FCC May Kill Tennessee Law Limiting City Internet Service

Republicans don’t want the agency to “usurp” state power.

Job seeker Floxy Gold looks at a computer at the South Los Angeles WorkSource Center on Jan. 13, 2010 in California.
National Journal
Brendan Sasso
Add to Briefcase
See more stories about...
Brendan Sasso
June 10, 2014, 2:25 p.m.

The Fed­er­al Com­mu­nic­a­tions Com­mis­sion may nul­li­fy a Ten­ness­ee law that re­stricts the abil­it­ies of cit­ies to build their own high-speed In­ter­net net­works.

Chat­tanooga, Tenn., has built a mu­ni­cip­al broad­band net­work to con­sumers’ homes, but a state law is pre­vent­ing the city gov­ern­ment from ex­pand­ing the ser­vice to more res­id­ents.

In a blog post Tues­day, FCC Chair­man Tom Wheel­er said broad­band pro­jects like the one in Chat­tanooga are bring­ing new com­pet­i­tion and spur­ring eco­nom­ic growth. He ar­gued that loc­al gov­ern­ments “shouldn’t be stopped by state laws pro­moted by cable and tele­phone com­pan­ies that don’t want that com­pet­i­tion.”

“I be­lieve that it is in the best in­terests of con­sumers and com­pet­i­tion that the FCC ex­er­cises its power to pree­mpt state laws that ban or re­strict com­pet­i­tion from com­munity broad­band,” he said. “Giv­en the op­por­tun­ity, we will do so.”

But the move could face res­ist­ance from Re­pub­lic­an law­makers. El­ev­en GOP sen­at­ors sent a let­ter to Wheel­er last week, warn­ing him not to “usurp” state power.

The sen­at­ors, led by Deb Fisc­her of Neb­raska and Ron John­son of Wis­con­sin, said it is “deeply troub­ling” that the FCC may “force tax­pay­er fun­ded com­pet­i­tion against broad­band pro­viders — against the wishes of states.”

If the FCC tries to strike down a state law, it would likely point to Sec­tion 706 of the Tele­com­mu­nic­a­tions Act, which gives the agency the au­thor­ity to pro­mote the de­ploy­ment of broad­band. State laws that re­strict mu­ni­cip­al broad­band could be in vi­ol­a­tion of that pro­vi­sion, ac­cord­ing to the FCC.

Har­old Feld, the seni­or vice pres­id­ent of con­sumer ad­vocacy group Pub­lic Know­ledge, said Wheel­er will prob­ably not launch a broad ini­ti­at­ive to at­tack state laws around the coun­try. In­stead, the FCC chief will prob­ably wait for groups or in­di­vidu­als to file com­plaints about spe­cif­ic state laws, Feld pre­dicted.

The blog post ap­pears to be an “in­vit­a­tion” for chal­lenges to the Ten­ness­ee law, Feld said.

He ar­gued that cit­ies should be al­lowed to build broad­band net­works to fuel eco­nom­ic de­vel­op­ment, just like they’re al­lowed to build sports sta­di­ums.

“We need broad­band. We need com­pet­i­tion,” Feld said. “The fact is that loc­al gov­ern­ments ought to have the flex­ib­il­ity to de­cide the ser­vices they need.”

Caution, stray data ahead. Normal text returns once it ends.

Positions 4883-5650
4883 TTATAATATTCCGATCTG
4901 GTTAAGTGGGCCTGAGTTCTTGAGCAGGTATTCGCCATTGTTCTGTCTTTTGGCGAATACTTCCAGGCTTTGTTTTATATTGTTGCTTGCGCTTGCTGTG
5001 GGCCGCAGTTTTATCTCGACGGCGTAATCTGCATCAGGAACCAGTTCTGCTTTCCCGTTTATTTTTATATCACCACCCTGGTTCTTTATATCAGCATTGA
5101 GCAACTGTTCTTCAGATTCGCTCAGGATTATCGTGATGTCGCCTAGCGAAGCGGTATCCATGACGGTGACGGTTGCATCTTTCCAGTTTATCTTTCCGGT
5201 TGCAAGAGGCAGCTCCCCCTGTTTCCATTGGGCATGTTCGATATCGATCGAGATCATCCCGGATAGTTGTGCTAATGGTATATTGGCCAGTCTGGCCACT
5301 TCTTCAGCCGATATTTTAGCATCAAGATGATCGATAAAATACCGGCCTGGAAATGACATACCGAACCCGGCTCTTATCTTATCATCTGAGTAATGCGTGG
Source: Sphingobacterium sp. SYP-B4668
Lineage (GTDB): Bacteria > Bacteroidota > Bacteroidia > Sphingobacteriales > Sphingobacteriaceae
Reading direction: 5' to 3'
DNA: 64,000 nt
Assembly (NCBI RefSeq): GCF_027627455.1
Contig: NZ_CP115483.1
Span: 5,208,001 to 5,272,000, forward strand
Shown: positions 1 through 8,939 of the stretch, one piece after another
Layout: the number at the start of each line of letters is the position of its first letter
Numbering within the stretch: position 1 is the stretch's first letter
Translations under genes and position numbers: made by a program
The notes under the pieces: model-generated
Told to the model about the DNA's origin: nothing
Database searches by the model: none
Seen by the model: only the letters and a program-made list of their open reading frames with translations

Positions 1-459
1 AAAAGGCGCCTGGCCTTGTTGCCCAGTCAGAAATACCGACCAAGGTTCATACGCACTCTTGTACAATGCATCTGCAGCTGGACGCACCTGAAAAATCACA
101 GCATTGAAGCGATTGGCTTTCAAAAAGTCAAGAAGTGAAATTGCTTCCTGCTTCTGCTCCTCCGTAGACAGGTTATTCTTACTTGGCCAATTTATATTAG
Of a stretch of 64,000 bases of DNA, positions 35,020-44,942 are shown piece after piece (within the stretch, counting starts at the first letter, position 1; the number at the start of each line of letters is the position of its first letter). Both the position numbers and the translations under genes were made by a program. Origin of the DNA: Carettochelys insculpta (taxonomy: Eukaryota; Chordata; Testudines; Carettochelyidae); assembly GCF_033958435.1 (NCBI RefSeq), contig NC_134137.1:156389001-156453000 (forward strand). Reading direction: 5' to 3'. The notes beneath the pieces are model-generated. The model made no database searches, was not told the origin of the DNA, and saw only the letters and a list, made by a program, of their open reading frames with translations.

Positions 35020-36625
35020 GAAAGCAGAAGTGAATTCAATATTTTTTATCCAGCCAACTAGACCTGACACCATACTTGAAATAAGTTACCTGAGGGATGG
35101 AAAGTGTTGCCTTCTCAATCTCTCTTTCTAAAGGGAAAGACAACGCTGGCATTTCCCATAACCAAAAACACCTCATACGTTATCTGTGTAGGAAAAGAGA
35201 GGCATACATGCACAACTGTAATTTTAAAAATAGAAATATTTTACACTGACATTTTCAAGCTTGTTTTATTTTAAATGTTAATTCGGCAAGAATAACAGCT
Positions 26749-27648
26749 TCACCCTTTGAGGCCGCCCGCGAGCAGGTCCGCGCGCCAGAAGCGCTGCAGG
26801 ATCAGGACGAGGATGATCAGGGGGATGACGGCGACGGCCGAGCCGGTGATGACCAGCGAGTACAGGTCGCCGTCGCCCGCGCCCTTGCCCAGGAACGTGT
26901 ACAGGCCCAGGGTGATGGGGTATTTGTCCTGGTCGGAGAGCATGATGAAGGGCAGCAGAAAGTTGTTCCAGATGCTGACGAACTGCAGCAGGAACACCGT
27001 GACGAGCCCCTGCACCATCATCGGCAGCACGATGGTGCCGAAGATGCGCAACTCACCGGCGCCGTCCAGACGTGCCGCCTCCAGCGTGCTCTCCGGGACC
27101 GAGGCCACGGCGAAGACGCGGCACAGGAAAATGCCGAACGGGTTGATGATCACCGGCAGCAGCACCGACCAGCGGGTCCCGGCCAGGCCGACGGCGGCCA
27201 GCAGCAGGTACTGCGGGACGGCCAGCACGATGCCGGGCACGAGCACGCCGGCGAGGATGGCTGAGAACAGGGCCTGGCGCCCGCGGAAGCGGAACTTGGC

What We're Following See More »
WITH LIVE BLOGGING
Trump Deposition Video Is Online
1 days ago
STAFF PICKS

The video of Donald Trump's deposition in his case against restaurateur Jeffrey Zakarian is now live. Slate's Jim Newell and Josh Voorhees are live-blogging it while they watch.

Source:
SOUND LEVEL AFFECTED
Debate Commission Admits Issues with Trump’s Mic
1 days ago
THE LATEST

The Commission on Presidential Debates put out a statement today that gives credence to Donald Trump's claims that he had a bad microphone on Monday night. "Regarding the first debate, there were issues regarding Donald Trump's audio that affected the sound level in the debate hall," read the statement in its entirety.

Source:
TRUMP VS. CHEFS
Trump Deposition Video to Be Released
1 days ago
THE LATEST

"A video of Donald Trump testifying under oath about his provocative rhetoric about Mexicans and other Latinos is set to go public" as soon as today. "Trump gave the testimony in June at a law office in Washington in connection with one of two lawsuits he filed last year after prominent chefs reacted to the controversy over his remarks by pulling out of plans to open restaurants at his new D.C. hotel. D.C. Superior Court Judge Brian Holeman said in an order issued Thursday evening that fears the testimony might show up in campaign commercials were no basis to keep the public from seeing the video."

Source:
A CANDIDATE TO BE ‘PROUD’ OF
Chicago Tribune Endorses Gary Johnson
1 days ago
THE LATEST

No matter that his recall of foreign leaders leaves something to be desired, Gary Johnson is the choice of the Chicago Tribune's editorial board. The editors argue that Donald Trump couldn't do the job of president, while hitting Hillary Clinton for "her intent to greatly increase federal spending and taxation, and serious questions about honesty and trust." Which leaves them with Johnson. "Every American who casts a vote for him is standing for principles," they write, "and can be proud of that vote. Yes, proud of a candidate in 2016."

NEVER TRUMP
USA Today Weighs in on Presidential Race for First Time Ever
1 days ago
THE DETAILS

"By all means vote, just not for Donald Trump." That's the message from USA Today editors, who are making the first recommendation on a presidential race in the paper's 34-year history. It's not exactly an endorsement; they make clear that the editorial board "does not have a consensus for a Clinton endorsement." But they state flatly that Donald Trump is, by "unanimous consensus of the editorial board, unfit for the presidency."

Source:
×